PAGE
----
Egypt’s Revolution, Five Years On

More than ever before, it’s important to understand what we mean when we talk about the January 25 revolution.

An anti-government protester defaces a picture of President Hosni Mubarak in Alexandria, Egypt, Jan. 25, 2011. Stringer/Egypt/Reuters/Corbis

An anti-government protester defaces a picture of President Hosni Mubarak in Alexandria, Egypt, Jan. 25, 2011. Stringer/Egypt/Reuters/Corbis

On the fifth anniversary of the revolution, it appears defeated, broken, offering nothing but nostalgia for a time when Egyptian citizens dreamed of a democratic Egypt that offered them hope for dignity. The return of a police state, far worse than under Hosni Mubarak in terms of the sheer amount of injustices, brutality and abuses, adds insult to injury. Yet one thing remains clear: the social problems that caused the rupture in 2011 continue. Against all appearances, the revolution is not finished nor can it be written off.

Five years on, the regime offers an alternative narrative, one where the revolution is a conspiracy to destroy Egypt or an act of naiveté hijacked by “evil” forces. It’s the emperor’s new clothes. Their narrative is so flimsy it is does nothing but show up the regime’s absurdity. The battle for memory continues.

“Revolution” is not just a name we call the uprising on January 25. It’s a term of hope that says we might possibly be able to achieve more than the toppling of Mubarak. The mass awakening that followed was only a beginning. The revolution was not just the eighteen days of protests that toppled a president, but what started to take form in the months and years that followed. The revolution was, and is, an extended process that witnessed the awakening of many previously apathetic Egyptian citizens to the realities of how deep the regime’s corruption, repression, and awful criminality run within the veins of the Egyptian state.

The long period of upheaval, over the span of months and years, resulted in the participation of much larger segments in society directly in the revolutionary process. Many have been pulled into the revolutionary fight at different points along the way on account of monumental events such as the Maspero massacre, the clashes on Mohamed Mahmoud Street and outside the cabinet offices, or through more personal events, such as witnessing violence and injustice. Many joined the cause well after the initiating events of January 2011, but are in no way lesser “Januarians” than those brave few who made the calls and marched on Tahrir Square that first day.

The history of an extended revolution is not easy to wipe out, even if it is constantly manipulated. These smear campaigns include questioning the motivations of the revolution, slandering individual activists by spreading false news or airing private calls, or even attacking human rights. The regime has also tried to define the revolution as a set of protests and marches, rather than a moral position constantly adopted by its supporters in the face of injustices. However, the regime can no longer simply rewrite history through its limited state-controlled media. More than ever before, the authentic history is accessible through alternative media outlets.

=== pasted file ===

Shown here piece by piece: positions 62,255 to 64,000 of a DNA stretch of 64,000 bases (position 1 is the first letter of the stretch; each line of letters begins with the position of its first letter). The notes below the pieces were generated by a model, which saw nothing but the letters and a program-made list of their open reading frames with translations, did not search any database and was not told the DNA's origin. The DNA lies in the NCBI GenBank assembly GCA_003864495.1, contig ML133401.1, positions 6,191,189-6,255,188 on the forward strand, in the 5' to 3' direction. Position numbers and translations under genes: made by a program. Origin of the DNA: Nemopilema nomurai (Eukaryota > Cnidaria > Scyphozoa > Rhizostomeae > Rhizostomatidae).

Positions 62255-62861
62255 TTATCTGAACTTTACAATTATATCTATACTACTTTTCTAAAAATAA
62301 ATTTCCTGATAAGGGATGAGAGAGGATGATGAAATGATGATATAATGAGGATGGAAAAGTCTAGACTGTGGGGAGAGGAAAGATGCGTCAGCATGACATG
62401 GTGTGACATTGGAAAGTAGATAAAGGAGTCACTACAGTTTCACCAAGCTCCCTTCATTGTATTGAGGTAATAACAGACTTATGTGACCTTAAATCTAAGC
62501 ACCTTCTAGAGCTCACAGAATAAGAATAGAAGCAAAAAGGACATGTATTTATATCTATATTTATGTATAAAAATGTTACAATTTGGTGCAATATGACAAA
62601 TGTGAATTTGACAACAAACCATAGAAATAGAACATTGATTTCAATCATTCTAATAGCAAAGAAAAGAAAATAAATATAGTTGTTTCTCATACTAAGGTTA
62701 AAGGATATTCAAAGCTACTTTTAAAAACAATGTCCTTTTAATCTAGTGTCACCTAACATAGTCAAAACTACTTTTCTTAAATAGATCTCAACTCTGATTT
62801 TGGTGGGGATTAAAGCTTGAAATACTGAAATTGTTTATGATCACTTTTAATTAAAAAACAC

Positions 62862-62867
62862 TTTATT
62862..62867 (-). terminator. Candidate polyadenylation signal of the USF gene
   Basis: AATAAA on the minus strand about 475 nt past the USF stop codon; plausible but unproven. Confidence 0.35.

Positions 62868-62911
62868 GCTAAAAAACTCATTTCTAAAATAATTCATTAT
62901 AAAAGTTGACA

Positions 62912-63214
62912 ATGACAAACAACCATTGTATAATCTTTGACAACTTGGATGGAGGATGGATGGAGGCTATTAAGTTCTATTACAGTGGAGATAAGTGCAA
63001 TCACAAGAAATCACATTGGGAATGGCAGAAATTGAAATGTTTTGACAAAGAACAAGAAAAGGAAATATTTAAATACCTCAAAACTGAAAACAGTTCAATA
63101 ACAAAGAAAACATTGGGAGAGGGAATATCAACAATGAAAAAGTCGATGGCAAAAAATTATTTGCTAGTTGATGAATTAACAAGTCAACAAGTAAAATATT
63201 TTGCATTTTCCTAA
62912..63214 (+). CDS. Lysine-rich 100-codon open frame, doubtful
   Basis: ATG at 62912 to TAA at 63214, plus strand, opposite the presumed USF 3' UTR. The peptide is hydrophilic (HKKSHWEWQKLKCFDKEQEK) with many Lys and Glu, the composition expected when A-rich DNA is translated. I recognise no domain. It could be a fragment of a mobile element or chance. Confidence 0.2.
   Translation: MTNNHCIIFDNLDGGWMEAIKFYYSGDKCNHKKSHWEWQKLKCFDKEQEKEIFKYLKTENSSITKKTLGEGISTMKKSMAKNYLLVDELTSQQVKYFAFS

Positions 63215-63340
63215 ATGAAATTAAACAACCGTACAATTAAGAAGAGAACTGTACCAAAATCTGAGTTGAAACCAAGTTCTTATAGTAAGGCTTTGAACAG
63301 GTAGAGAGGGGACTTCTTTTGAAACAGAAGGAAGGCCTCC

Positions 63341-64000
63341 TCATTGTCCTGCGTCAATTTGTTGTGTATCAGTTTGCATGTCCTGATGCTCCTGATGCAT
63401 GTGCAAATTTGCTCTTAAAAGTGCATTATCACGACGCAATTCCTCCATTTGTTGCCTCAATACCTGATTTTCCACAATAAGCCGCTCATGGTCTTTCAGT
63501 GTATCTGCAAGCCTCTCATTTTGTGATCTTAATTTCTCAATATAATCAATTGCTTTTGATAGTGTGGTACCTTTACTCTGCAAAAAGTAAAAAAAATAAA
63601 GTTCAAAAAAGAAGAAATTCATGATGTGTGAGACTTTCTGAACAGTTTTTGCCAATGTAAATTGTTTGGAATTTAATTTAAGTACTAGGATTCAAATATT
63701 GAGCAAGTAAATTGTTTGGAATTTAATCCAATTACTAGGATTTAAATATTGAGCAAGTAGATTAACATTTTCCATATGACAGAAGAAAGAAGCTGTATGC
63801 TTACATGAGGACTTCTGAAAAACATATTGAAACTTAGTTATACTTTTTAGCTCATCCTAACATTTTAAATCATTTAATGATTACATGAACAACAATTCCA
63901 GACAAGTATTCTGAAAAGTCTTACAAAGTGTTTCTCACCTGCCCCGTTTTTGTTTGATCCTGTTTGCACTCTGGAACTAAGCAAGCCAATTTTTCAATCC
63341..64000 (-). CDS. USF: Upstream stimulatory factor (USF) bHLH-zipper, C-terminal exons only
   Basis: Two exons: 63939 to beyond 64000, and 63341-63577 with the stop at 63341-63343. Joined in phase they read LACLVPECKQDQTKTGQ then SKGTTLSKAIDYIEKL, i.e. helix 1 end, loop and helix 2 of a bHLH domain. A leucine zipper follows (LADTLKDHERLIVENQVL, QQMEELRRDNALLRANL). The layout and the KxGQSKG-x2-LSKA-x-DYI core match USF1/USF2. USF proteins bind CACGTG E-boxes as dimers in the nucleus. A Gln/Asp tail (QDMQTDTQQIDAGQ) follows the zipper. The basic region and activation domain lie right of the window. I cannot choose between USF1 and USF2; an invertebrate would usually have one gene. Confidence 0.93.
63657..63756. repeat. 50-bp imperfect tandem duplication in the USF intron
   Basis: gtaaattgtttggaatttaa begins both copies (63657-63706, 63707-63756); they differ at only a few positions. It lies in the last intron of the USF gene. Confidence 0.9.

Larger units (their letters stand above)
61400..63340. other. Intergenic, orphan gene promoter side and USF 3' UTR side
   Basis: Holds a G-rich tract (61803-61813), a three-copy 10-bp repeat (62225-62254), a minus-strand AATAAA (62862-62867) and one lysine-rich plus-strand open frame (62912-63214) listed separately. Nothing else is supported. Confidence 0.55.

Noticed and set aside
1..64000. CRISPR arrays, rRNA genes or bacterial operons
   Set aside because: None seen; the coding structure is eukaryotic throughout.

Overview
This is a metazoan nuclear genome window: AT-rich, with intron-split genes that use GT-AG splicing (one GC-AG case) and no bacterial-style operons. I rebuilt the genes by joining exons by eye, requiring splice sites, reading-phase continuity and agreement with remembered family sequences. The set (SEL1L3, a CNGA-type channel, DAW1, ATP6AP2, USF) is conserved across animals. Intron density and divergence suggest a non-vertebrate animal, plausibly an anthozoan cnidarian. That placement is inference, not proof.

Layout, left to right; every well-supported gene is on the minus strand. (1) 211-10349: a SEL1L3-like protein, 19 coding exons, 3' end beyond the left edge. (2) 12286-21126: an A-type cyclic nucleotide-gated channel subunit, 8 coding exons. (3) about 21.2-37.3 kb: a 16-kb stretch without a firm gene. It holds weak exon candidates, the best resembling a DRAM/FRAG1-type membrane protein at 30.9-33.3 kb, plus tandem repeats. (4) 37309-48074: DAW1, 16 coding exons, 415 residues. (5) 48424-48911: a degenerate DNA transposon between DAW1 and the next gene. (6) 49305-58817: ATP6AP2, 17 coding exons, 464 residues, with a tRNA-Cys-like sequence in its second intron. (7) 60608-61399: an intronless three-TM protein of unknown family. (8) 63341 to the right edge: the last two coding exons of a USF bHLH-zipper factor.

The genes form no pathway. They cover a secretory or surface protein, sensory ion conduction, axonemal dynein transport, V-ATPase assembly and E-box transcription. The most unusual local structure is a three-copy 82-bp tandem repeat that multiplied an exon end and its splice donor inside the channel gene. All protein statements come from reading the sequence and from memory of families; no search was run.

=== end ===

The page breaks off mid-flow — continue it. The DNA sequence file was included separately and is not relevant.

The “Sisimania” that reestablished the regime’s iron grip on power is fading as all but the hopelessly deluded are taking steps back. The economy is in shambles as policy fails to address structural issues and corruption seems to be sponsored by the regime rather than fought. The backlash against the chief state auditor Hesham Geneina’s statements about the magnitude of corruption in Egypt is a prime example. When Geneina claimed that corruption cost the country billions of Egyptian pounds every year, government authorities reacted by accusing him of damaging the economy and defaming the state.

On this anniversary, the President Abdel Fattah El-Sisi regime is at its weakest, but that in no way means that the democratic and secular revolutionary dream will triumph. It simply means that Egypt is presently neither a stable democracy nor a stable autocracy. But political instability is not just a product of the state’s brutality. The international community continues to support the counter-revolution by supplying the present regime with aid, business, and weaponry, shrugging off rights abuses including forced disappearances in 2015.

This state of uncertainty, and political limbo, cannot last forever. Looking forward, it is more important than ever to understand and define the revolution. January 25 represents an identity that is neither Westernized nor Islamist, an authentic Egyptian identity that embraces universal values. Five years on defeated revolutionaries—dead, persecuted, locked up, slandered and abused—remain heroes to many. Revolutionary values were about truth irrespective of who spoke it, a fight against injustice no matter whom you fought, and a belief in the people’s right to determine their own fate through a democratic process. In Egypt, these values have existed long before January 25 and will continue to exist long after. No dictator has been able to eradicate them once and for all. And while there is no guarantee that dreams will become reality in Egypt, there is no turning back time.


Wael Eskandar is a freelance journalist and blogger based in Cairo. He has contributed to Ahram Online, Daily News Egypt, and Jadaliyya. On Twitter: @weskandar.